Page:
The vet can take a closer look to see if your dog is doing well and then suggest the necessary changes accordingly. They can also recommend more examinations, blood tests, dental care, and so on. Certain dog breeds are also prone to various physical ailments in their senior years, such as diabetes, arthritis, and even hip dysplasia, which is why it’s best to have those detected at an early stage before it becomes a bigger problem.

 

Arrange for Special Accommodations

Remember how you puppy-proofed your home when you got your little dog for the first time? Similarly, changes need to be made around the house for your senior dog so as to make their life easier.

A dog with arthritis or joint issues will have trouble walking on hard floor or jumping on beds or other pieces of furniture, and especially so if they have vision impairment. Try getting carpets or rugs so that a dog suffering from arthritis won’t be exposed to hard surfaces. If you have stairs at home, see to it that your dog doesn’t try to climb them all the time, because it will definitely hurt them. Try your best to install ramps so that they can easily join you in car rides or even move up different floors around the house.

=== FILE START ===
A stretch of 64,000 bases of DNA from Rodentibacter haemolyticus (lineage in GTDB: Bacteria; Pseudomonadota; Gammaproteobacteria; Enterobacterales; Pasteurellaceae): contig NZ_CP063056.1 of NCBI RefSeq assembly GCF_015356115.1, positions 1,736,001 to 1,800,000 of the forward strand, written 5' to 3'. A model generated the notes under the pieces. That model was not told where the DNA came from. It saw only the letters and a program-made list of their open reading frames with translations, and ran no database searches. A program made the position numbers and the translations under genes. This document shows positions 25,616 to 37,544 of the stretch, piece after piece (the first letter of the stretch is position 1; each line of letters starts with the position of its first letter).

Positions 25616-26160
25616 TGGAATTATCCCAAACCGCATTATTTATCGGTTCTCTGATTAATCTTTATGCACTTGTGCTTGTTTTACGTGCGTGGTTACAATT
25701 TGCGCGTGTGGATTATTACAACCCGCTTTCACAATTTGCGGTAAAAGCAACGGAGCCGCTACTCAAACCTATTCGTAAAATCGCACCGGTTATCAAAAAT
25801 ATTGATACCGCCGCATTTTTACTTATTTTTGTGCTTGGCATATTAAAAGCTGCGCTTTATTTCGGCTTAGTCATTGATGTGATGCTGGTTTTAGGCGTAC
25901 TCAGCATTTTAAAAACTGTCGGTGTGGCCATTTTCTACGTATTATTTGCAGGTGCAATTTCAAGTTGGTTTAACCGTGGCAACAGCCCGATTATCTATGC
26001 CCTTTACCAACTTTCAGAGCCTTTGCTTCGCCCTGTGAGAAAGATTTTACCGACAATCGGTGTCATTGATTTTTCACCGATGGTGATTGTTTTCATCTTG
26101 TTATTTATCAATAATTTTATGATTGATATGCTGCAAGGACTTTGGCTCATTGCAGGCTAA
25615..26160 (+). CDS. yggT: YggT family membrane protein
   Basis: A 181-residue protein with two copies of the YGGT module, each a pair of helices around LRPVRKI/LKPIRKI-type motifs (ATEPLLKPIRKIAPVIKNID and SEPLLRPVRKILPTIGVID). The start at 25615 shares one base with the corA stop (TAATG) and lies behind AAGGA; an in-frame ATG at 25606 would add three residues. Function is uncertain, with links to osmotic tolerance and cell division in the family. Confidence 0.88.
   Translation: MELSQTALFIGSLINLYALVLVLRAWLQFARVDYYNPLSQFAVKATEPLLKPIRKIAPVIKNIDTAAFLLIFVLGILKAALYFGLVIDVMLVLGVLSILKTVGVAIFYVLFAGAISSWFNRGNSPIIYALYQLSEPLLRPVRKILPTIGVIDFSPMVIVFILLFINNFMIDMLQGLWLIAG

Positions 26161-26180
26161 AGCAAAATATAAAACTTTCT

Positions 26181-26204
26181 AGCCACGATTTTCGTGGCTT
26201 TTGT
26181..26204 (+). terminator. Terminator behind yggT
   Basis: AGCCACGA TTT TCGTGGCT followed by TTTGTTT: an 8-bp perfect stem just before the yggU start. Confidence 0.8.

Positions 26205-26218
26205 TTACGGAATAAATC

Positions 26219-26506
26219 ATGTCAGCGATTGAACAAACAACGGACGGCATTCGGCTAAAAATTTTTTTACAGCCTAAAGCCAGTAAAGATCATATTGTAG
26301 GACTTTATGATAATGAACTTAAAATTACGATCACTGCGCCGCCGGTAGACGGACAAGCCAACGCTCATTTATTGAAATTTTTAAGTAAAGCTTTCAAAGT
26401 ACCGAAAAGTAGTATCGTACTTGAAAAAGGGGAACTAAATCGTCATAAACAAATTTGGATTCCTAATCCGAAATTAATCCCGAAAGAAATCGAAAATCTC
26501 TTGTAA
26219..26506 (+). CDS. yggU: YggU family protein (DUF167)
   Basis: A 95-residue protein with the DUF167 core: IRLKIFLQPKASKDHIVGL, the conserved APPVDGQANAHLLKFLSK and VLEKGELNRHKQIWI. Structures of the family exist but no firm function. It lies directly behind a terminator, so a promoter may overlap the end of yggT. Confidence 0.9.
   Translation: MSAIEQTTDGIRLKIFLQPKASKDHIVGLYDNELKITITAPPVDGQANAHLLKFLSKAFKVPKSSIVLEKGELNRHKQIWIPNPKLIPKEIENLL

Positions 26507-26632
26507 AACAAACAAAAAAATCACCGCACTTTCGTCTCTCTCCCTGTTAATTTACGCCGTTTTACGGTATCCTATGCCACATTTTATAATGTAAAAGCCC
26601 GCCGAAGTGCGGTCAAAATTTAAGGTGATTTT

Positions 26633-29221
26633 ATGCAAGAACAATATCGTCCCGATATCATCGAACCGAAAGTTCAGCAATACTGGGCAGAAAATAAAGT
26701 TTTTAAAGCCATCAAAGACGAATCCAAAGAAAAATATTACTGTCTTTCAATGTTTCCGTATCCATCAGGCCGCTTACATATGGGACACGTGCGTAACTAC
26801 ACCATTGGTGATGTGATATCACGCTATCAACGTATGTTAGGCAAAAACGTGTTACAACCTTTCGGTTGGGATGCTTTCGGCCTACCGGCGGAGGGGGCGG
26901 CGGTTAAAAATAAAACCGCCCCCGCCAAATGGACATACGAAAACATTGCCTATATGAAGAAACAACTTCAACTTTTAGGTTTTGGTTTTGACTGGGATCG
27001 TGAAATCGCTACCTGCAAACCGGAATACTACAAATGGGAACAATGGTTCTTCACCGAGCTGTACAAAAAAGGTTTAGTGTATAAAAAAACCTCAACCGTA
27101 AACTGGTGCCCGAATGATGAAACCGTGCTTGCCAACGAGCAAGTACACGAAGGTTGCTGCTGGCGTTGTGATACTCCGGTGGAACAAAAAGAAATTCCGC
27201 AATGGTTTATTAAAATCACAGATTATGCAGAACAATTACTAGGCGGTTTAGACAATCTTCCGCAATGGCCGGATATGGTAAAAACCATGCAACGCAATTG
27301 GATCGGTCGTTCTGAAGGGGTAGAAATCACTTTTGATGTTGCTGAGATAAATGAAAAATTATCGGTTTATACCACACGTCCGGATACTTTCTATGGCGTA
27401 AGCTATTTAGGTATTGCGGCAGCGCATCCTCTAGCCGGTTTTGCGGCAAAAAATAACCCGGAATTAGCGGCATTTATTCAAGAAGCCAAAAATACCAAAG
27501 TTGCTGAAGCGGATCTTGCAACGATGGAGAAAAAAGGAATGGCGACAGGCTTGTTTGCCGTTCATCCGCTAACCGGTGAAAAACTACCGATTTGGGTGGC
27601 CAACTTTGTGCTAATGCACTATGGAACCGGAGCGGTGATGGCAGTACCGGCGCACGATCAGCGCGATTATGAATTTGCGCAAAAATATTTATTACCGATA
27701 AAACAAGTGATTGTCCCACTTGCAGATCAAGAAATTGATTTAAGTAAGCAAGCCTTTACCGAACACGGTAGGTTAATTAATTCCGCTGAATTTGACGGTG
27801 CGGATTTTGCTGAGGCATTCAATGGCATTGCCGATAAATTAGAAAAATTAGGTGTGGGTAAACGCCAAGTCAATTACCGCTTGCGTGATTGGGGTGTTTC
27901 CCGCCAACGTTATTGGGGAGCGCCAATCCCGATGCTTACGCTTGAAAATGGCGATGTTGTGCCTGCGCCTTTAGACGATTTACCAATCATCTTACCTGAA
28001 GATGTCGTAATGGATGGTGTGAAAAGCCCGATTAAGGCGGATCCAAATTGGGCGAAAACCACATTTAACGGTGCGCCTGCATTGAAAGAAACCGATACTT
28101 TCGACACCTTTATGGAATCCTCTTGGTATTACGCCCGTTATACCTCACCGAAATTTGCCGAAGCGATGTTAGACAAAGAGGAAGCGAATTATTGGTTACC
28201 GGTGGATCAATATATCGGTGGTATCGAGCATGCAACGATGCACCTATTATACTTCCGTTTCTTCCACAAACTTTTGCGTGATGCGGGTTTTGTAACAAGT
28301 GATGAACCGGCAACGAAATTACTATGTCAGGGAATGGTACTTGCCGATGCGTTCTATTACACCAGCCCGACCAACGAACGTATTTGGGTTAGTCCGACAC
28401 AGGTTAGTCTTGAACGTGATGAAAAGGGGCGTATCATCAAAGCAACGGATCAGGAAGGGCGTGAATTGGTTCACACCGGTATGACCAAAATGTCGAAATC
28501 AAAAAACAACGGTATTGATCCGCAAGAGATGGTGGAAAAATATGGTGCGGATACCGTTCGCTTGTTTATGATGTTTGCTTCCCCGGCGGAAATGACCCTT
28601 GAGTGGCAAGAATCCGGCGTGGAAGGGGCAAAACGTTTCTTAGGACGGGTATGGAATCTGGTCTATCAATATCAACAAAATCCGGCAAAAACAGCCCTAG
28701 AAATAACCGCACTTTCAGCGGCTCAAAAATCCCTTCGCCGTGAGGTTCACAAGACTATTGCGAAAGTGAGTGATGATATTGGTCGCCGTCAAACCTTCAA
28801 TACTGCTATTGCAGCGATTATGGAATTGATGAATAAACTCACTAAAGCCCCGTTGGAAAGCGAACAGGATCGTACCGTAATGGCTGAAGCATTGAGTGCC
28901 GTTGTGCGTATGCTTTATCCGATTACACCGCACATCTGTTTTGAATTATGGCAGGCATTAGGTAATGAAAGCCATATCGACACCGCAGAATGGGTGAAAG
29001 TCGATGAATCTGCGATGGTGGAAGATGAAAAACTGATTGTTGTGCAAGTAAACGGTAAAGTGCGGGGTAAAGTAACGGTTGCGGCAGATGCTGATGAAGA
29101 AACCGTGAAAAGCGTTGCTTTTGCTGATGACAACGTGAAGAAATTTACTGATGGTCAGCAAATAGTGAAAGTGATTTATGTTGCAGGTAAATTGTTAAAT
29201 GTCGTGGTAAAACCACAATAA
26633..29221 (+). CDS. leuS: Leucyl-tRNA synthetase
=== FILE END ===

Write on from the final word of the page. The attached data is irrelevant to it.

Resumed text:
Make sure that their food and water bowls are accessible to them at all times and place their bed in a spot that’s easy to get to at any time of day. The resting spots of a senior dog need to be made comfortable as well. For instance, try to get them a softer bed or a bed that’s easily accessible so that they don’t have to climb or jump much to reach it. You can also look into heated beds, especially if your dog suffers from arthritis or if you live in a place that experiences cold winters.

 

Observe Carefully

Problems can be avoided if you just pay attention to your senior dog. Many dogs keep suffering for long because their owners don’t look too closely at something that could be causing them discomfort. Changes in behavior, appetite, food and exercise preferences, and so on should all be monitored closely so that appointments to the vet can be scheduled and the matter can be resolved quickly.